Under the Republic, Shangqiu was considered a key city in eastern Henan owing to its position along the Lunghai (now Longhai) Railway between the port of Haizhou on the East China Sea and Lanzhou in central China. It was known at the time as Kweiteh, Kwei-teh, or Kuei-te (Chinese: t 歸德, s 归德, p Guīdé) and had both a Catholic diocese and an Anglican mission, the later of which ran St Paul's Hospital. It changed hands frequently during the fighting among the Chinese warlords in 1927.
Geography and climateEdit
Shangqiu is the easternmost prefecture of Henan province. Its administrative area ranges in longitude from 114 °49′ E to 116° 39′ E and in latitude from 33° 43′ N to 34° 52′ N, covering 10,704 square kilometres (4,133 sq mi). The city lies on the North China Plain and is mostly flat, with elevations ranging from 30 to 70 metres (98 to 230 ft), though the northwest part of the prefecture is more elevated than the southeast.
Shangqiu has a monsoon-influenced humid subtropical climate (Köppen Cwa), with four distinct seasons. Winters are cool and mostly dry while summers are hot and humid; spring is warm and sees some, but not much rainfall, while autumn weather is crisp and drier. The monthly 24-hour average temperature ranges from around the freezing mark in January to 26.9 °C (80.4 °F) in July, while the annual mean is 14.10 °C (57.4 °F). Close to two-thirds of the annual precipitation occurs from June to September.The average temperature is below 10 °C for winter, 22 °C for summer, and between 10-22 °C for spring and autumn. Shangqiu City has a longer winter, followed by summer, and is significantly shorter in spring and autumn.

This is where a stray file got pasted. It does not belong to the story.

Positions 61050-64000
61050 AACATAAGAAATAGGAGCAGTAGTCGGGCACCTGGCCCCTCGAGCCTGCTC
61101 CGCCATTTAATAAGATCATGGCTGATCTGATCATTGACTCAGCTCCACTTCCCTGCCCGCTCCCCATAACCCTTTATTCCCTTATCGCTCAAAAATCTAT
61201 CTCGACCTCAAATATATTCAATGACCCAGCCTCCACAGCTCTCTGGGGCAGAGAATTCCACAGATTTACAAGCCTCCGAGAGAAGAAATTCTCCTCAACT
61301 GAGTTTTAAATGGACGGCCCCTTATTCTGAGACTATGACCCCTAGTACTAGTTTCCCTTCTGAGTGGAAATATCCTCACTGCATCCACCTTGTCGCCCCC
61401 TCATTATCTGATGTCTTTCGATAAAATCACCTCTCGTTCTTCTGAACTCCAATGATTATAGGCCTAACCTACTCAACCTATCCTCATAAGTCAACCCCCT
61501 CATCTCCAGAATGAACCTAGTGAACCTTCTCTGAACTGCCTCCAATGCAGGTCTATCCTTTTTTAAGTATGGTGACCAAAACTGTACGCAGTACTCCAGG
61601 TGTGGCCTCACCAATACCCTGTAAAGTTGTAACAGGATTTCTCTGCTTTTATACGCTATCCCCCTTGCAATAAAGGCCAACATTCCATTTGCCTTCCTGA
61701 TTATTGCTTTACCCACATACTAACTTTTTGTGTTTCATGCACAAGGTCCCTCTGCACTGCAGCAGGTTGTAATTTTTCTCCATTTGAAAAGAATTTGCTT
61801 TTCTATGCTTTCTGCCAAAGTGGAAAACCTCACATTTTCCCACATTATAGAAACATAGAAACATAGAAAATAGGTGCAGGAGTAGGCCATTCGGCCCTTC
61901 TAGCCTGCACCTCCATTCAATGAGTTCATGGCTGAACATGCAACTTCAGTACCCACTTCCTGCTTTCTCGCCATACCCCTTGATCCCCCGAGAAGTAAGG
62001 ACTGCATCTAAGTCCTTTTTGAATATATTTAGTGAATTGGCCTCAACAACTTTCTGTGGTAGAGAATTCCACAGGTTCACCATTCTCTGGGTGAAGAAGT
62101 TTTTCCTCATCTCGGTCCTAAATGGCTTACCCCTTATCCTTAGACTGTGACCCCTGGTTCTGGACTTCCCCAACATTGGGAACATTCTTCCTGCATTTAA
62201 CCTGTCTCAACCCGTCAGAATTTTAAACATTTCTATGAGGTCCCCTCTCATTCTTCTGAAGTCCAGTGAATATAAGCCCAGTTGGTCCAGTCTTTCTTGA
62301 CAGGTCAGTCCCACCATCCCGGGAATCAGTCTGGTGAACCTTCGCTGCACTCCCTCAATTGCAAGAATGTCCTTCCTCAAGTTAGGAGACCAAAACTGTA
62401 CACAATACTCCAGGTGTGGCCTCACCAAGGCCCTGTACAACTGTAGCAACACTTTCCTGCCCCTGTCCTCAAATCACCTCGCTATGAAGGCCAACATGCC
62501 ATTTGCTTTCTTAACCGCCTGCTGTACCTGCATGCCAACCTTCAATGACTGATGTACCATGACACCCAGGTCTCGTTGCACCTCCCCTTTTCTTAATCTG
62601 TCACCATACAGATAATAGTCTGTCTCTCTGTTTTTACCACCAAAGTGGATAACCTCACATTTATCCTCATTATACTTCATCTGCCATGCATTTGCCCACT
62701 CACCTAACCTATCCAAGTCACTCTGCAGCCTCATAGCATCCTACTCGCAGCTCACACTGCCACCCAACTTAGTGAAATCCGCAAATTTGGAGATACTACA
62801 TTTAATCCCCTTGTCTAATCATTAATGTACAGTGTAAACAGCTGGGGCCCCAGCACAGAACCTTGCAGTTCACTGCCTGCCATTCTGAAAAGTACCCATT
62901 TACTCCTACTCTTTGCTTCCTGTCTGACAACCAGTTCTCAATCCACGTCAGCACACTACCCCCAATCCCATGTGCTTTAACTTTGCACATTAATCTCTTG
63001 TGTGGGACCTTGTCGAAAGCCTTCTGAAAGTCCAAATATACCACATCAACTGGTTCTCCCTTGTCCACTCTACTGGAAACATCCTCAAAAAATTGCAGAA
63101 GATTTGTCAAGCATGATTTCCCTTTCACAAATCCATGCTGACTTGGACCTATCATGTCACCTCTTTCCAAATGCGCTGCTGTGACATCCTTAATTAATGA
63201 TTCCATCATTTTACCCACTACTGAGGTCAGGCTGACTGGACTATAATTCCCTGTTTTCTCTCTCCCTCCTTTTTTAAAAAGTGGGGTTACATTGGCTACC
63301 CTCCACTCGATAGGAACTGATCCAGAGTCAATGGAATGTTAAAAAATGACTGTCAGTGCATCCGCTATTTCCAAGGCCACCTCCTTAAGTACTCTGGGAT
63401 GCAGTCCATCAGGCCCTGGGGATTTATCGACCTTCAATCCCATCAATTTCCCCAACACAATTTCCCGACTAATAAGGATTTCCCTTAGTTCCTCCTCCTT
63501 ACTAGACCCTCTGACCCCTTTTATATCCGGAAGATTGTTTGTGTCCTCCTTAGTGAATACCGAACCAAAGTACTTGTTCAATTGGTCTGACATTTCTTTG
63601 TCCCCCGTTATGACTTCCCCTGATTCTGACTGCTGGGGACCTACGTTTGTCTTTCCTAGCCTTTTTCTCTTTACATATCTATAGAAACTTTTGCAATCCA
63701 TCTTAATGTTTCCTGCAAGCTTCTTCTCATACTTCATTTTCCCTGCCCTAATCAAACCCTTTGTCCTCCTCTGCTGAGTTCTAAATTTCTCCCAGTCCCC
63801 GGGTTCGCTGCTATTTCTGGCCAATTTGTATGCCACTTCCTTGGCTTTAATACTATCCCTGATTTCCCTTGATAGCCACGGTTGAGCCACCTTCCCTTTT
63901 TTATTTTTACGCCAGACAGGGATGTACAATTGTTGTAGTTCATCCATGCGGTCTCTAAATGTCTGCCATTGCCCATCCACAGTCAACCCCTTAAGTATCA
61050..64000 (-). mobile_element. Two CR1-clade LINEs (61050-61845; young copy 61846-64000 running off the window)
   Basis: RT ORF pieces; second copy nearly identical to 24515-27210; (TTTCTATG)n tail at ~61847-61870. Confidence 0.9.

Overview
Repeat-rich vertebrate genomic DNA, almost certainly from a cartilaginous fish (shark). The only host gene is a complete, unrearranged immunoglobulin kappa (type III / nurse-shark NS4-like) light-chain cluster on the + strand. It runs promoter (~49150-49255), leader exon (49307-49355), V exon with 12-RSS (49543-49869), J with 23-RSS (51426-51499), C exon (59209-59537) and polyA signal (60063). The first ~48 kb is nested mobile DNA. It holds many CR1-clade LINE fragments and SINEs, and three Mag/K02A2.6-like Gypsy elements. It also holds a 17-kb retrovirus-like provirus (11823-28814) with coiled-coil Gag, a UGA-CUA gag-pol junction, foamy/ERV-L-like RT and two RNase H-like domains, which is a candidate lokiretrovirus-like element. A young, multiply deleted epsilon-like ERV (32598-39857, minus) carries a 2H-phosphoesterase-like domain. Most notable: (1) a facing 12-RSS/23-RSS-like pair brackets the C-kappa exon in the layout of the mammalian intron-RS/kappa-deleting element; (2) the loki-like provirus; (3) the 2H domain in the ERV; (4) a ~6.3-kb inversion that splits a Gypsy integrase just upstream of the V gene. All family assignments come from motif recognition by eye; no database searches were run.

The average annual precipitation in the urban area of Shangqiu City has been 711.9 mm, and the corresponding total precipitation is 59.13 million cubic meters. The average annual runoff depth is 76.8 mm and the total runoff is 6.405 million cubic meters.
|Climate data for Shangqiu (1971−2000)|
|Record high °C (°F)||18.2
|Average high °C (°F)||5.1
|Daily mean °C (°F)||−0.1
|Average low °C (°F)||−3.9
|Record low °C (°F)||−15.2
|Average precipitation mm (inches)||13.0
|Average precipitation days (≥ 0.1 mm)||3.3||4.2||6.0||6.1||7.0||8.0||12.2||9.6||7.7||6.7||4.6||3.4||78.8|
|Source: Weather China|
The government of Shangqiu is responsible for the making and implementing of local policies. Since agriculture is still a major part of the economy of Shangqiu, many of the work is related to farmers and the development of the rural area. It is also observed that the government is exerting more and more efforts to attract foreign investment to spur local development. The current mayor is Tao Minglun.
The prefecture-level city of Shangqiu administers 2 districts, 1 county-level city and 6 counties. The information here presented uses the metric system and data from 2010 National Population Census.
|English Name||Simplified Chinese||Hanyu Pinyin||Area (km²)||Population（2010）||Density (/km²)|
|Liangyuan District||梁园区||Liángyuán Qū||673||787,931||1,171|
|Suiyang District||睢阳区||Suīyáng Qū||913||748,356||820|
|Yongcheng City||永城市||Yǒngchéng Shì||2,068||1,240,296||600|
|Minquan County||民权县||Mínquán Xiàn||1,222||703,379||576|
|Sui County||睢县||Suī Xiàn||920||711,088||773|